NY to ban smoking in Times Square, parks, beaches

Lighting up in Times Square, Central Park and on the beach at Coney Island will become illegal under a new smoking ban announced Wednesday by Mayor Michael Bloomberg.

"The science is clear: prolonged exposure to secondhand smoke - whether you're indoors or out - hurts your health. Today, we're doing something about it," Bloomberg said.

The bill must pass in the City Council, where Bloomberg has strong support.

"When this legislation is passed, all New Yorkers will be able to enjoy a walk in the park or a day at the beach without having to inhale secondhand smoke," council speaker Christine Quinn said.

"This bill will save lives and make New York City a healthier place to live," she added.

New York City has 14 miles (some 22 kilometers) of beaches and more than 1,700 parks, like the famous Central Park, and playgrounds.

Bloomberg, a passionate anti-smoking former smoker, braved heated opposition in 2003 to push through a ban on smoking in bars and restaurants.

The new ban would seek to eradicate smoking in popular tourist spots including pedestrian plazas such as Times Square where another Bloomberg initiative banned cars.

Violators would face fines of up to 250 dollars.

Smokers in the city, who already have to pay between 11 and 15 dollars for a packet of cigarettes, fumed.

"It's all based on an ideology of 'thou shall not smoke,'" said Audrey Silk, founder of the smokers' rights group NYC C.L.A.S.H.

"There's no scientific evidence that smoking outdoors is harming anyone else," she told AFP.

"They will have us suspend common and logical sense that tobacco smoke is a unique substance and that for everything else - we're talking exhaust fumes - there are safe levels."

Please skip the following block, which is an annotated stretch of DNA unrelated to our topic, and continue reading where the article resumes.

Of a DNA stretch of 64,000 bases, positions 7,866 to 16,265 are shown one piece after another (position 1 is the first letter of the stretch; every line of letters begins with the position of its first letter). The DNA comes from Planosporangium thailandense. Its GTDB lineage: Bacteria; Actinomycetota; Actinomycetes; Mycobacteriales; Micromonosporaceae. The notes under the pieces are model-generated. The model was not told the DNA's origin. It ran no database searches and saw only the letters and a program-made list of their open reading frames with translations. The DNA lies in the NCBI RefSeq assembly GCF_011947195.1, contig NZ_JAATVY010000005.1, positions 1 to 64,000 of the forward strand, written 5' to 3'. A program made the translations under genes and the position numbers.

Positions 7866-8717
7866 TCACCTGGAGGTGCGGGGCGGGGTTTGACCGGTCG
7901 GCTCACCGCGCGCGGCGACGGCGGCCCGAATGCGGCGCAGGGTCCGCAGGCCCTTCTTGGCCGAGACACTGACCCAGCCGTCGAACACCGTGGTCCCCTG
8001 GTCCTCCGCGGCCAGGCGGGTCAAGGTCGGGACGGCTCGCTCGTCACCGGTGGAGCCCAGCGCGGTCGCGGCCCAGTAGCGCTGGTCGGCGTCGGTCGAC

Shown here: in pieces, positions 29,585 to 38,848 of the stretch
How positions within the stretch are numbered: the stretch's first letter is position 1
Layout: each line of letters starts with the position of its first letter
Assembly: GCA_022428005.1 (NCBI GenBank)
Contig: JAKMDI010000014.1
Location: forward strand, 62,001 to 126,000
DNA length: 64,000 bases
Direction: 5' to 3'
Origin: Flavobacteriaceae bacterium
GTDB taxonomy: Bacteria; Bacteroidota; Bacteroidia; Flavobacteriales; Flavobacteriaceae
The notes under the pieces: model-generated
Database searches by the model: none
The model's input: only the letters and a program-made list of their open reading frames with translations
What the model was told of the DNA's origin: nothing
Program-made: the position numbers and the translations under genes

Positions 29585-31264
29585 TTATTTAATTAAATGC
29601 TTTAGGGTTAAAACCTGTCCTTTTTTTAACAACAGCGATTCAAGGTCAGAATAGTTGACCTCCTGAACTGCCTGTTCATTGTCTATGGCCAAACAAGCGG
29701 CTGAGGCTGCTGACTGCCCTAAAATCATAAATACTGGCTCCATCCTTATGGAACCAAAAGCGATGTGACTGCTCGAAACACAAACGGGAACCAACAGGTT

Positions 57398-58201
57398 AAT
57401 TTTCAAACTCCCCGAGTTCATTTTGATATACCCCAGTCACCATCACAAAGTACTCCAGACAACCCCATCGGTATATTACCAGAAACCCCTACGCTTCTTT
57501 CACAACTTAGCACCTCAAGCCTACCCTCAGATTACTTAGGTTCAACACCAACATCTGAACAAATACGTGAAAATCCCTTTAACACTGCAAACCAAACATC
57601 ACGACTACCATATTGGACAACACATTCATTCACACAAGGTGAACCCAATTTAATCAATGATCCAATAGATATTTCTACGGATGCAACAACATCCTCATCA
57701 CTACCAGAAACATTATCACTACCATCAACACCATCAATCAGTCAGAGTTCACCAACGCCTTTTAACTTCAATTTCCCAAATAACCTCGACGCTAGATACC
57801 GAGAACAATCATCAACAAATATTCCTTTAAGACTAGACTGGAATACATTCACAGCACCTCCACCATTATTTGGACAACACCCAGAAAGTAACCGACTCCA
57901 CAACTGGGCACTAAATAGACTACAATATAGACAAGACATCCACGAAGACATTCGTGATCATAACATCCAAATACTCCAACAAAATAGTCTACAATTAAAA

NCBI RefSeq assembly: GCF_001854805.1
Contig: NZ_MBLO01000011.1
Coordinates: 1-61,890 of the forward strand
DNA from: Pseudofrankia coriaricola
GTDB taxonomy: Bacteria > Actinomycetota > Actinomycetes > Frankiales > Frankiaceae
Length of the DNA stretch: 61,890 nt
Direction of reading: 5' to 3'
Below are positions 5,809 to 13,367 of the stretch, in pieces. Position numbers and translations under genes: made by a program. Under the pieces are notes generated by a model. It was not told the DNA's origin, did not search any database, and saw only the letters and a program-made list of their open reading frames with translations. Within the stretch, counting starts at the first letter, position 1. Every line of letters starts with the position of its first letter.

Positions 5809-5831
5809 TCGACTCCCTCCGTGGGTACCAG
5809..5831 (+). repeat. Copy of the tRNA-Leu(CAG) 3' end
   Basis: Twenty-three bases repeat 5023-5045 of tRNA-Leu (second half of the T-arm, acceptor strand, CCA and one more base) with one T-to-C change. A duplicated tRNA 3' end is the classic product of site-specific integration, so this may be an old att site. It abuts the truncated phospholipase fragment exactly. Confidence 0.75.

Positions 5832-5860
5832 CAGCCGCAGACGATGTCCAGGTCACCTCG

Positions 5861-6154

A former police officer, Silk said it was impossible to chase down people sneaking a puff in places like Times Square.

"Can you imagine pulling cops off the street, instead of looking for terrorists?"

However, city council member Gale Brewer said the smoking curbs not only targeted a deadly addiction, but would make New York more pleasant.

"New York is the national leader in creating healthy cities, and promoting a healthy life style," Brewer said.

"That's why we're pushing to get butts off the beaches. And it's not just a health issue, as any beachgoer knows: despite the clean-up efforts of the Parks Department, the sand is too often used as an ashtray."

Some 7,500 New Yorkers die from smoking-related problems a year, City Health Commissioner Thomas Farley said.

One in three preventable deaths is related to smoking, while secondhand smoke causes more cancer deaths than asbestos, benzene, arsenic, and pesticides combined, the city says.

The indoors smoking ban "greatly reduced the harm that cigarettes cause to nonsmokers," Farely said. "By expanding the act to cover parks and beaches, we can reduce the toll even further."

Bloomberg, narrowly elected last year to a third term after changing the rules that would have limited him to two terms, is praised by supporters for raising quality of life in the biggest US city.

Detractors, though, call him a control freak.

"No smoking, soon no laughing, no drinking, and eventually no talking," one reader going by the Internet name BELLEduSoup complained on New York magazine's website.

 

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